10 Tips For Applying Emulsion On A Screen

Emulsion Coated Screens When you grab your scoop coater your mission is to create a gasket in which ink will pass through the screen and create a clean crisp image on your t-shirt.  many people over look the basics and the output shows it.    The reason we coat the screen is two fold.  Number one is we want to create a coating that will block the ink so it doesn’t go through where we don’t want it to.   Second, we want to have crisp lines around the art work.

A lot of screen printers don’t follow the basics and create allot of grief for themselves including pin holes and emulsion breaking down during the print run.  Sure, they are coating screens and getting by but, they could be producing better screens in a much more efficient way.   I have put together 10 points to remember when coating your screens for screen printing.

  1. Make sure you are using the right screen for the type of ink you are using and the item you are printing on.
  2. The screen tension is tight. Tight screens will give you better prints and constancy.
  3. Degrease the screens with “Simple Green” or a similar degreaser.
  4. make sure the screen is completely dry prior to coating.
  5. Mix your emulsion 2 hours prior to coating you screen.  This will let air bubbles bleed out so you don’t get pin holes.
  6. Use the sharp edge of your scoop coater.
  7. Coat the t-shirt side of the screen first and then the squeegee side.
  8. Do one coat on each side.  Some people have other methods which involve more coats but this is what I do.
  9. Dry your screen t-shirt side down.
  10. make sure your screen is completely dry before you start printing.

I hope these tips help.  I didn’t go into much detail here but I may break them out in more detail in future posts.

as always, if you don’t have the book “How to Print T-Shirts for Fun and Profit! By: Scott Fresener” you should pick it up.

Have Fun..

Steve

{ 9 comments }

Allen

Hi
I was ready the form here and found a lot of good information. I’m starting a screen printing business up and what I have learned has come from places like this. I do have a question about the printer that they suggested in this form and it was the epson 1800. good for printing your art work for you screens. I have a epson 1400 will it work also. you can e-mail me at bigal327@embarqmail.com
Thanks
Allen

Tom Morrison

Technique for lining up shirt boards on printers.
A. On the metal bar that holds the board use a sharpie to mark a centerline.
B. Attach an empty bracket to the bar.
C. Mark the center of the shirt board on the edges or on top.
D. Line the board up to the marks on the bar.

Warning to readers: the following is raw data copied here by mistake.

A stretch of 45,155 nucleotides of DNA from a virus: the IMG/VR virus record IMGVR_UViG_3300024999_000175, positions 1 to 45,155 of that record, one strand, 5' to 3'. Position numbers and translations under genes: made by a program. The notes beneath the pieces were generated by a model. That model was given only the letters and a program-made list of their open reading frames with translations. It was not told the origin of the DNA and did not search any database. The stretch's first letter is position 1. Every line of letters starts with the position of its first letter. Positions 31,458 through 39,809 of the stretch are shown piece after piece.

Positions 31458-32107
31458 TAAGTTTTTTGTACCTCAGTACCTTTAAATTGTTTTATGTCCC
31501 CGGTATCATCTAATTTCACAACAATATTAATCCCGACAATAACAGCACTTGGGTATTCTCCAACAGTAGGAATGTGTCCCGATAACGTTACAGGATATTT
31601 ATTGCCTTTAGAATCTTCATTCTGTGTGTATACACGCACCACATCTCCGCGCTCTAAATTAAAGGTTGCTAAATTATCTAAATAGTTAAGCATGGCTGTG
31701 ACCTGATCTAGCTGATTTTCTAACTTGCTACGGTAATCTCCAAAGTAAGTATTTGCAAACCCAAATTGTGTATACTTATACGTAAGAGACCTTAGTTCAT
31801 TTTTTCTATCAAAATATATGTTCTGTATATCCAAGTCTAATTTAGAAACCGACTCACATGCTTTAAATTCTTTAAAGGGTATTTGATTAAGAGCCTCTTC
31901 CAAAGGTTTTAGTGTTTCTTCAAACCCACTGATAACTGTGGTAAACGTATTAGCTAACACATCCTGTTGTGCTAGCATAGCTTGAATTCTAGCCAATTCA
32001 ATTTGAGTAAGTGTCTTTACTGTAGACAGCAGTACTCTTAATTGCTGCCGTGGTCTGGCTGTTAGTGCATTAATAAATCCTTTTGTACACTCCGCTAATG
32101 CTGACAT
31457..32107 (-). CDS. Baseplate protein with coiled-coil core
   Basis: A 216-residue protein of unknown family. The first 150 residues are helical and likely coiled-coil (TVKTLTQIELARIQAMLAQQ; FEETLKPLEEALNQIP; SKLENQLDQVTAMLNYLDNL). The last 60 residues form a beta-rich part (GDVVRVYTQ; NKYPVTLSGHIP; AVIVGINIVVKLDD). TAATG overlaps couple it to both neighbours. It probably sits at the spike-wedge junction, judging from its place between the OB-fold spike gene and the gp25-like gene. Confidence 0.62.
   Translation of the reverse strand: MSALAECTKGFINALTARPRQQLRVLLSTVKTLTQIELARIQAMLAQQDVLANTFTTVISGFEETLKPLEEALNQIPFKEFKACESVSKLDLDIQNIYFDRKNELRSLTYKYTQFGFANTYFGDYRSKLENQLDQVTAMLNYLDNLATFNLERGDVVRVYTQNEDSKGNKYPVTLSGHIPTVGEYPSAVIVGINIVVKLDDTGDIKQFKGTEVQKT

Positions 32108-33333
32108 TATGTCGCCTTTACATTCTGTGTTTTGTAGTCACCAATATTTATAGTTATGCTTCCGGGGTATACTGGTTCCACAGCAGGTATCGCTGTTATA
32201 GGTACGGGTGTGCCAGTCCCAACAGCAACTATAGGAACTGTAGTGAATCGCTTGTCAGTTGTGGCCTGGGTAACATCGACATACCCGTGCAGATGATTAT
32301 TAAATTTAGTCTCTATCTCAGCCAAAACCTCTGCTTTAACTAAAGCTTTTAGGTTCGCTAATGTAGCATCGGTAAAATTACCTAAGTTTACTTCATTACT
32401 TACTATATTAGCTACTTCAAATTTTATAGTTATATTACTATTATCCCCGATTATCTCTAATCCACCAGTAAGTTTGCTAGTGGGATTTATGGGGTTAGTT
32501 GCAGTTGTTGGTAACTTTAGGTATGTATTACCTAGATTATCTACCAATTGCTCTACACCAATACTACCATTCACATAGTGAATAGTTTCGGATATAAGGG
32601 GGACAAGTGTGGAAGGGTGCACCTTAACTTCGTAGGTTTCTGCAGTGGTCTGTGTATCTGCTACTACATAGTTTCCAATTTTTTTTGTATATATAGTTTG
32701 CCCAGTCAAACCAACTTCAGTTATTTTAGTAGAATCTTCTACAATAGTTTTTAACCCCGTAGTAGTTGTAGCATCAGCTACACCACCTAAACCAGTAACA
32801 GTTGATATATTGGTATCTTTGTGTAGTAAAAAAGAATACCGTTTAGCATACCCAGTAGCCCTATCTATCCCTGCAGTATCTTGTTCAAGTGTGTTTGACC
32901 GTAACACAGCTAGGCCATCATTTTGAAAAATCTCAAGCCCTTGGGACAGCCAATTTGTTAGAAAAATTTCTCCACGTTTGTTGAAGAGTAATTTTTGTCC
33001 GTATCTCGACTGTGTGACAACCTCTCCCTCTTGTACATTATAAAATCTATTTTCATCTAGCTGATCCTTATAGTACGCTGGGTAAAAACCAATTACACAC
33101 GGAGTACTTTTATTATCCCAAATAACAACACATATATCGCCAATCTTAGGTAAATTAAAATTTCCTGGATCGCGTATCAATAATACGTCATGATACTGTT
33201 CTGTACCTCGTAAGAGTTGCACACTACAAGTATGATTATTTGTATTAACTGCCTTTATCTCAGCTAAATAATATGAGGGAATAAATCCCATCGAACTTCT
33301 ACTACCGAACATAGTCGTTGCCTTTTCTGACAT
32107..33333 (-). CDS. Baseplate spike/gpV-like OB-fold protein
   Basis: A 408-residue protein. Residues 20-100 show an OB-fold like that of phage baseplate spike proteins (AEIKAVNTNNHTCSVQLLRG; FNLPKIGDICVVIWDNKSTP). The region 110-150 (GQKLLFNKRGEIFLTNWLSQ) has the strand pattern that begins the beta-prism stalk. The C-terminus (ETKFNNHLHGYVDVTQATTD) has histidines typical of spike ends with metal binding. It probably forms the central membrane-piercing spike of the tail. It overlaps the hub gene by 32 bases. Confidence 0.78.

E. Use two C-Clamps, one on each side and clamp the board to the bracket
F. Remove the bracket and board, attach with screws as usual, remove clamps.

This ensures all boards on multi station printers are identically squared and
centered, and on single station printers the center of the board is also the
center of the screen clamp and bar.

Custom T Shirts

Yes Allen, the 1400 will work. You may want to consider using blackmax ink and accurip if you havent already. Both are well worth the money.

tony

Nice section on setting a screen correctly, I think people who buy screen printed t shirts do not always realise how much work goes into getting the job ready! Maybe if they read this it will help them understand.
Nice article.

Krissy

I have had some issues with emulsion washing out on me or pin pricking after a couple wash outs. Does cold water/pressure affect the emulsion? Are you letting the screen dry in between coats? What emulsion do you use? I do textile/canvas/shirt printing with screens of 130 mesh. I use speedball but have tried a number of ulano emulsions. Speedball seemed to work the best for me. Any advice is much appreciated.

Krissy

Matthias

Strange I have learned to coat the t-shirts side of the screen first and the squeegee side always last and then dry the screen in a dark screen cupboard with the mesh facing downwards.
This as a matter of fact is the most widely used method and probably the most logic one.

Dave

Nice Tips.

Catspit Productions

I coat my screens on the substrate side or “tee shirt” side first, then the ink well side or “squeegee side” last. I set them to dry substrate side down so that the emulsion will be thickest on the substrate side. This will help with coverage. Cool post.

Sunusi

Hi Steve
how can i coat my screen. is necessary to do it in darkness and what is the ratio of mixing the emulsion and the synthesizer

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